Monday, October 30, 2006

Hacker Interview: Aaron Patterson

Aaron, thanks for agreeing to this interview. Would you please introduce yourself?

Aaron: Sure! First off, thanks for interviewing me. I first started programming to meet women, and that didn't work out. Fortunately I found that programming was something I loved to do. I started doing mod_perl in 1999 for (it was AutomallUSA when I started), then moved up to Seattle in 2001 to work for When I'm not programming, I like to play piano, attend hip-hop dance class, cook, and participate in activities required of me as a member of the Puget Sound Mycological Society.

How did you find your way to Ruby?

Aaron: When I started at Classmates, we were an all mod_perl shop, and we switched to Java. I liked programming in Perl much better because I prefer dynamic languages. Basically, I became a Java programmer that was hoping and praying for Perl 6 to come out. A little over a year ago, I was talking to one of my friends about Perl 6, and he suggested I check out Ruby. I read a bit online, picked up a copy of the pickaxe, and I was hooked.

How much do you use Ruby on a day to day basis?

Aaron: Unfortunately not as much as I would like! Currently at work I use ruby for testing web applications I'm using. When I am developing an application, and I need to do something repetitive, I'll put together a Mechanize program that will do that stuff for me. At home I'll use it for just weird one-off projects, for instance analyzing KEXP's play list for a given month. I also put together a Rails site with google maps integrated so that I could keep track of where I've found edible mushrooms, that way I can return next season.

I've just accepted a new job doing Rails programming, so I should be programming Ruby all day soon!

What other languages are you using?

Aaron: At work, I use Perl (we still have some mod_perl stuff), Ruby, C, and Java. Too much Java. At home I do almost exclusively Ruby programming with some C once in a while. I've switched all of my little scripts at home to use Ruby instead of Perl, just so I could code more Ruby.

Have you looked at JRuby at all? If so, what makes it work (or makes it not work) for you?

Aaron: I have looked at JRuby. JRuby is very cool, but we don't use it at work for a number of reasons. First our application is highly tuned, and JRuby doesn't have the performance we need. I don't really see that as too much of an issue though because we can get around things like that with clever optimizations and more hardware. The main problem is that very few of the developers I work with know ruby. This can lead to *lots* of confusion when working with our code base.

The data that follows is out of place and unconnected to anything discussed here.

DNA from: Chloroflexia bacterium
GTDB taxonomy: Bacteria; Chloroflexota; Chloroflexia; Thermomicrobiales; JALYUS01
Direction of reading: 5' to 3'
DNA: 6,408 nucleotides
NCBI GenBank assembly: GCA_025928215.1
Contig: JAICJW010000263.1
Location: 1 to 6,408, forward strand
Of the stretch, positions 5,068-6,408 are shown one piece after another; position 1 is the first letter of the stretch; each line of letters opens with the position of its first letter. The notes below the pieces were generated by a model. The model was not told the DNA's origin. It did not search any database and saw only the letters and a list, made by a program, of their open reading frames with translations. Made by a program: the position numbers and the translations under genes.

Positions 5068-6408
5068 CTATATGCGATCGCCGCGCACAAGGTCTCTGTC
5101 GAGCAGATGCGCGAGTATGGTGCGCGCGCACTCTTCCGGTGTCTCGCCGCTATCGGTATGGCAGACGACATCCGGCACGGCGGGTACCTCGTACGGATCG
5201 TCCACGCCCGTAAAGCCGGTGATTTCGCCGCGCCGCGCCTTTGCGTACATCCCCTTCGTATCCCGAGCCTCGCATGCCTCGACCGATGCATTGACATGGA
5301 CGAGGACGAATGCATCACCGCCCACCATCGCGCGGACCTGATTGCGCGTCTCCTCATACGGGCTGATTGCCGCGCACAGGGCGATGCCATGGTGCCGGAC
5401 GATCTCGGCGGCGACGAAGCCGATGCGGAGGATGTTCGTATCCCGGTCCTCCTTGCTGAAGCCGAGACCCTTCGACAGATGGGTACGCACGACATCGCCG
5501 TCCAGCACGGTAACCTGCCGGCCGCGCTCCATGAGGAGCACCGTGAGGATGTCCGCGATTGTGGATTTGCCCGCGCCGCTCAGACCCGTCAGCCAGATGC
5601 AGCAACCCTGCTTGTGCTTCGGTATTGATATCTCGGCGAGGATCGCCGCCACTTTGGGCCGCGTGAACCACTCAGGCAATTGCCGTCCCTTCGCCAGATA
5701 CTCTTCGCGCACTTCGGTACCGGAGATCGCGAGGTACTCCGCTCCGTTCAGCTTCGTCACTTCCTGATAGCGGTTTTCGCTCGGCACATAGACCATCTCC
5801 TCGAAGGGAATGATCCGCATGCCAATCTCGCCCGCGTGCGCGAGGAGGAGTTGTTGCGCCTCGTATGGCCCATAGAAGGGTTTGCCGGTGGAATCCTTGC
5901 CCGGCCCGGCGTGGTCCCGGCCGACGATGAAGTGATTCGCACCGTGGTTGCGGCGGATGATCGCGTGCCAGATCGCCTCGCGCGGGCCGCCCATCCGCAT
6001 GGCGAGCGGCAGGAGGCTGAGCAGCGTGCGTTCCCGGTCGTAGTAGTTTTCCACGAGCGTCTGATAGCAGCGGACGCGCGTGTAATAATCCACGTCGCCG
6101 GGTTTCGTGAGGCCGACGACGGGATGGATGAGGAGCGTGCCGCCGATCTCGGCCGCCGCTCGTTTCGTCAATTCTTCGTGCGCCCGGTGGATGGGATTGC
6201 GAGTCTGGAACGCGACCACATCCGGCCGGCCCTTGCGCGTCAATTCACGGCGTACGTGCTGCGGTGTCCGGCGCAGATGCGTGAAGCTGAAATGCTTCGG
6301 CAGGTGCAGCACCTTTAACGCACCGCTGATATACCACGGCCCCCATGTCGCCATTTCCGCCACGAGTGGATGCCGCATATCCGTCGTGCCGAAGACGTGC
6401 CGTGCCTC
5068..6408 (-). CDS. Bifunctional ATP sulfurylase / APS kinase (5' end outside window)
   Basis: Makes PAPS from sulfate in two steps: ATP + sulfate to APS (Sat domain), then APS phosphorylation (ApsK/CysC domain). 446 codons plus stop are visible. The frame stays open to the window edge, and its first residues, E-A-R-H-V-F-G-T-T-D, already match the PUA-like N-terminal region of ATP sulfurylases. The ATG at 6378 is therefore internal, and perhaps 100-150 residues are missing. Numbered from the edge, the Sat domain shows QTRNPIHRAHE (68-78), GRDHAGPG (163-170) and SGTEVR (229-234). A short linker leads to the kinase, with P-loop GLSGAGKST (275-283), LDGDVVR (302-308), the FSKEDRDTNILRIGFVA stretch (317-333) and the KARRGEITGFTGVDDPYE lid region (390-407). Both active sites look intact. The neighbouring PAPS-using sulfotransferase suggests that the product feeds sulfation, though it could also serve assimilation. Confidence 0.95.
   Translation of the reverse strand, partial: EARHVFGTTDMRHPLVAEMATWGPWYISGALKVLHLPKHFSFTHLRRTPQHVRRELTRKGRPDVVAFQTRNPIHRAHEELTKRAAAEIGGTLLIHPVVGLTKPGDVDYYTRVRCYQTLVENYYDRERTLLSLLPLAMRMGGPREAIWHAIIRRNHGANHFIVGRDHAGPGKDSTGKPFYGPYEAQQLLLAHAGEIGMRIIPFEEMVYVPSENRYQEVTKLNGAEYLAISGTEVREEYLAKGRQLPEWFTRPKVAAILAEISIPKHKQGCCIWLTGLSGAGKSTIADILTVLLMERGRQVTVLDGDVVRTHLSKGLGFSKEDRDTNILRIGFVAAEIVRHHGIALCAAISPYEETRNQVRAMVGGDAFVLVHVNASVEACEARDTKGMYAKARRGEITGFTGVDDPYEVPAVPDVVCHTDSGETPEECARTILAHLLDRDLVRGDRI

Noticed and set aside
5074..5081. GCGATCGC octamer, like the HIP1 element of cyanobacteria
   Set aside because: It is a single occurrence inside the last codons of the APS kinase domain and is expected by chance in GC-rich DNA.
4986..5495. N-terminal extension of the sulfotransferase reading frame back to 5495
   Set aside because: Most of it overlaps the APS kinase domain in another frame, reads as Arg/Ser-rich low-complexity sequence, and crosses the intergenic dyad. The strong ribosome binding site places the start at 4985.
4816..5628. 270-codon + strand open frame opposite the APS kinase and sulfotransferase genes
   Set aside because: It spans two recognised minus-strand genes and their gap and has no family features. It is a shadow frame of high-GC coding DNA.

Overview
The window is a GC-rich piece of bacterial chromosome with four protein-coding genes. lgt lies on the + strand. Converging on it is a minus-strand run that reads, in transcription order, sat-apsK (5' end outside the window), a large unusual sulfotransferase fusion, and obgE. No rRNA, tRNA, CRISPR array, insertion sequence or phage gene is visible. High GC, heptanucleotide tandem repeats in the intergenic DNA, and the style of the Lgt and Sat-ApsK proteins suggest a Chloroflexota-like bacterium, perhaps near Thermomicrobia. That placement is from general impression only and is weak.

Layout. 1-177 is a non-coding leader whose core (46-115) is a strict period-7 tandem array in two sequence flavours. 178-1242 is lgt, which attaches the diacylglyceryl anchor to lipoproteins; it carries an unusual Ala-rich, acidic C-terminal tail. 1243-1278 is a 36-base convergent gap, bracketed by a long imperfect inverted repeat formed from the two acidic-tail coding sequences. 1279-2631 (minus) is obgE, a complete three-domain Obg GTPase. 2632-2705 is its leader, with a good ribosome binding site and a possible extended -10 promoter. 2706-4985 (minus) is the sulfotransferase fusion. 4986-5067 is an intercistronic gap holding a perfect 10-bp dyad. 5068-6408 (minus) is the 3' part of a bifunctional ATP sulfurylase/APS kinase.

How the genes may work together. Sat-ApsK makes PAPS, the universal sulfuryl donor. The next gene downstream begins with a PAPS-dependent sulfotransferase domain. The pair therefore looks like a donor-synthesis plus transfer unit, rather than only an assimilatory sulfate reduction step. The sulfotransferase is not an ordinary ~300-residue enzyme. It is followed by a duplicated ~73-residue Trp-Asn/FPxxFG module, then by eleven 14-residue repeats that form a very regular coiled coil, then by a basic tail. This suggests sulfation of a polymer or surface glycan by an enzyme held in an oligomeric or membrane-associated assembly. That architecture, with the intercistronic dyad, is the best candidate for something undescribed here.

What projects are you working on these days?

Aaron: Currently I've been working on Mechanize, which is a library for navigating web sites. It will manage cookies for you, you can use it to follow links, or fill out and submit forms. You can even have it upload files to websites for you. I'm also working on an iTunes client written in Ruby called Net::DAAP::Client. It will let you interface with iTunes shares, and anything that implements DAAP. Unfortunately the release of iTunes 7 has totally broken my client! I've also been working on a BetaBrite LED sign library, which lets you manipulate BetaBrite LED signs. I think it will work on any sign that Adaptive Micro Systems makes, but I don't have the money to buy all the signs so that I can test! Oh, if only Adaptive Micro Systems would set up a web cam for me!

As far as mechanize goes, could you give us a short example of how you use it?

Aaron: Sure. Recently I needed to populate a test school with lots of users so that I could do some testing, and here is the script I used:

require 'rubygems'
require 'mechanize'
require 'logger'

agent =
agent.max_history = 10

1000.times do
  page = agent.get(' http://localhost:8080/registration/registration.jsp?cType=school&communityId=15613381&location=Classmates%20Test%20High%20School')

  page.form('school_info') { |f|
    f.year                = '1999'
    f.birthYear           = '1980'
    f.currentFirstName    = "#{rand_string}"
    f.currentLastName     = 'asdfasdf'
    f.affiliationLastName = 'asdfasdfasdf'
    f.emailAddress        = "#{ rand_string}"
    f.emailAddressConfirm = f.emailAddress
    f.postalCode          = rand_zip


You did a great job at RubyConf in your lightning talk on BetaBrite. Other than getting some more hardware (Is anyone at Adaptive Micro Systems reading this? Throw this man a bone!), what's on the BetaBrite horizon?

Aaron: Well, I've tried contacting Adaptive Micro Systems, but was unable to get through the customer service barrier to someone that might be able to help me. However, I have found a place to buy the new BetaBrite hardware which supports more colors and transitions. The new hardware is serial over USB, and hopefully that means faster communication with the sign. Its a good thing I have a day job to buy new hardware so I can test my code!